A third car is seen in images and video with similar damage to the first vehicle. Geolocated footage shows a white burned-out vehicle in a field a further 1.6km (one mile) southwest along the same road.

A high-visibility vest with WCK branding is visible in its back seat, as seen in AP footage below.

Given the extensive damage to the body of this car compared to the other two, it's likely that it's the unarmoured vehicle described by WCK. From the current visual evidence available, we have not been able to determine which of the cars the victims were in.

Aftermath footage shows that the bodies of victims were taken to the al Aqsa Hospital in the northeast of Deir Al Balah.

Operations team 'wiped out'

Matthew Hollingworth, the World Food Programme (WFP) country director, Palestine, says the team were "on the way back to their base" in Rafah.

He said the WFP and WCK are not direct partners but work "very closely together every day" to coordinate where to deliver food aid.

He said: "The operations team for the World Central Kitchen has just been wiped out. These are the team I would meet with day in, day out, and my colleagues would... It's going to be extraordinarily difficult for the WCK to come back from this. I'm sure they will but these are all critical staff members."

He added that due to the situation in Gaza "none of us can afford to stop".

"We can't afford to stop delivering."

The organisation was providing food to half a million people in Gaza through centres like this field kitchen in the east of Deir al Balah.

Strike was 'unforgivable'

The WCK chief executive Erin Gore said the strike was "unforgivable" and was "not only an attack against WCK, this is an attack on humanitarian organisations showing up in the most dire of situations where food is being used as a weapon of war".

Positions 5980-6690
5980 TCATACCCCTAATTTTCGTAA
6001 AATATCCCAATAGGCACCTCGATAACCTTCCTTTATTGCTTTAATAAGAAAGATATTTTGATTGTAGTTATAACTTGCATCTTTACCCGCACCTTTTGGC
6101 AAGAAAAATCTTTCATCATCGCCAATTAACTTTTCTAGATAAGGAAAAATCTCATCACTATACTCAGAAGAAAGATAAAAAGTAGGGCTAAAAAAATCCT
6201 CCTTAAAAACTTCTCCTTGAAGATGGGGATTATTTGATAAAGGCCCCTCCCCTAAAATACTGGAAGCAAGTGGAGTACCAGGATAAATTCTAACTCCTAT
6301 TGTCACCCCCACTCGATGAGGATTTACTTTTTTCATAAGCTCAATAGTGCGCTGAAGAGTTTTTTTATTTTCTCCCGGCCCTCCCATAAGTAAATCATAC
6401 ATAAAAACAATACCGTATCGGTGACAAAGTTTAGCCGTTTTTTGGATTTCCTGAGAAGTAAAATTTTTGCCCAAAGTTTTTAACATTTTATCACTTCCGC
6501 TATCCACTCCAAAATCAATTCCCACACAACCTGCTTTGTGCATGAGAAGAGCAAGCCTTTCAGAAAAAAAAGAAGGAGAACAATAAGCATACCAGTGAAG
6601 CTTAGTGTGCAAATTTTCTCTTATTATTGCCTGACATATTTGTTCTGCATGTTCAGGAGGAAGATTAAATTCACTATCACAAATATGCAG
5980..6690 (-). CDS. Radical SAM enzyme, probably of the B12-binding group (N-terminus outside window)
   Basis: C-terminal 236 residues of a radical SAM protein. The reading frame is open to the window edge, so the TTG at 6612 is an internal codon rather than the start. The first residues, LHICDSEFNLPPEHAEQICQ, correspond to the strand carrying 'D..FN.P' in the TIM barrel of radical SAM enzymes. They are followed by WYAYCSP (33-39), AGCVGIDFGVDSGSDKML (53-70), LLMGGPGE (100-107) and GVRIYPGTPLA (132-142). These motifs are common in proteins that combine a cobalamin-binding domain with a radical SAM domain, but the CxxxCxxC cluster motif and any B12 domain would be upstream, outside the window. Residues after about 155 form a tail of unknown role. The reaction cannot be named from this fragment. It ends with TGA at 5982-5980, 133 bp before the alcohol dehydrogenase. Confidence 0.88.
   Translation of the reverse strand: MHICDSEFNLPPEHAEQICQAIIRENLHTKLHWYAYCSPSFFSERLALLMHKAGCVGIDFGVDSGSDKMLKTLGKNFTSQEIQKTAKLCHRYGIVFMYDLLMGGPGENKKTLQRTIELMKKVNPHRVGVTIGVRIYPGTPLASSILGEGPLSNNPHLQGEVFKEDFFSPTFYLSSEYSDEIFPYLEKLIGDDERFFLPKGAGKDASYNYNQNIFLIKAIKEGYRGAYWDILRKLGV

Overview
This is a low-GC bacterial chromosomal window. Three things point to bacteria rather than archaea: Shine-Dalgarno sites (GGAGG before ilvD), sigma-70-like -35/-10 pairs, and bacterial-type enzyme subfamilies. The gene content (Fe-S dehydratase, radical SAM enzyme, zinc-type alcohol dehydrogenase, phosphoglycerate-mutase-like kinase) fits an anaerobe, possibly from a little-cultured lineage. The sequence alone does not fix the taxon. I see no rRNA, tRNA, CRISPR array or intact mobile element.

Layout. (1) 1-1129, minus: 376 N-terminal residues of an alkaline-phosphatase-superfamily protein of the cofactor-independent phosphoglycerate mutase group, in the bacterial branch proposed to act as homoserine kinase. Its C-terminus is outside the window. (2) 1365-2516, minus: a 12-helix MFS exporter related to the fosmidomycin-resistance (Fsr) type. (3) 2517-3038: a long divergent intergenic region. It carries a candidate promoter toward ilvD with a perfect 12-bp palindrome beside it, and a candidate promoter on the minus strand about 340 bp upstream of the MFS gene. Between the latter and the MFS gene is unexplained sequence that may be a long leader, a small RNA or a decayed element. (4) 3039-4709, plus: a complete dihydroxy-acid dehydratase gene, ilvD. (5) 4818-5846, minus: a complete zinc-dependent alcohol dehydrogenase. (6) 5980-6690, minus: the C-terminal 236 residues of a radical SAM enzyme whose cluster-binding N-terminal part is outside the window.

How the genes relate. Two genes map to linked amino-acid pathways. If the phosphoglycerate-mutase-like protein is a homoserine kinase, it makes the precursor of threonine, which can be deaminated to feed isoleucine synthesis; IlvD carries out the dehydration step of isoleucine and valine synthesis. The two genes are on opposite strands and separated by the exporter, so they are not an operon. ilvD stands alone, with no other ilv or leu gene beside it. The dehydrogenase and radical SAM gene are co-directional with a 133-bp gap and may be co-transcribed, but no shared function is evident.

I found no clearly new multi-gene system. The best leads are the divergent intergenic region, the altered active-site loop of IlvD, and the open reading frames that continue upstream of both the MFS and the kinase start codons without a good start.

The group suspended operations after its workers were killed.

Those killed include three British nationals, an Australian, a Polish national, an American-Canadian dual citizen and a Palestinian, according to hospital records.

Click to subscribe to the Sky News Daily wherever you get your podcasts

The US, Britain, Poland and Australia called for an investigation or an explanation from Israel over the aid workers' deaths.

In response, Anera, a Washington-based aid group that has been operating in the Palestinian territories for decades, said it was taking the "unprecedented" step of pausing its own operations in Gaza, where it had been helping to provide around 150,000 meals daily.

Rear Admiral Daniel Hagari, an Israeli military spokesman, said officials have been "reviewing the incident at the highest levels" and that an independent investigation will be launched.

Additional reporting by Ben van der Merwe, forensics journalist, Adam Parker, OSINT editor, and Natasha Muktarsingh, assistant editor, Data and Forensics.

The Data and Forensics team is a multi-skilled unit dedicated to providing transparent journalism from Sky News. We gather, analyse and visualise data to tell data-driven stories. We combine traditional reporting skills with advanced analysis of satellite images, social media and other open source information. Through multimedia storytelling we aim to better explain the world while also showing how our journalism is done.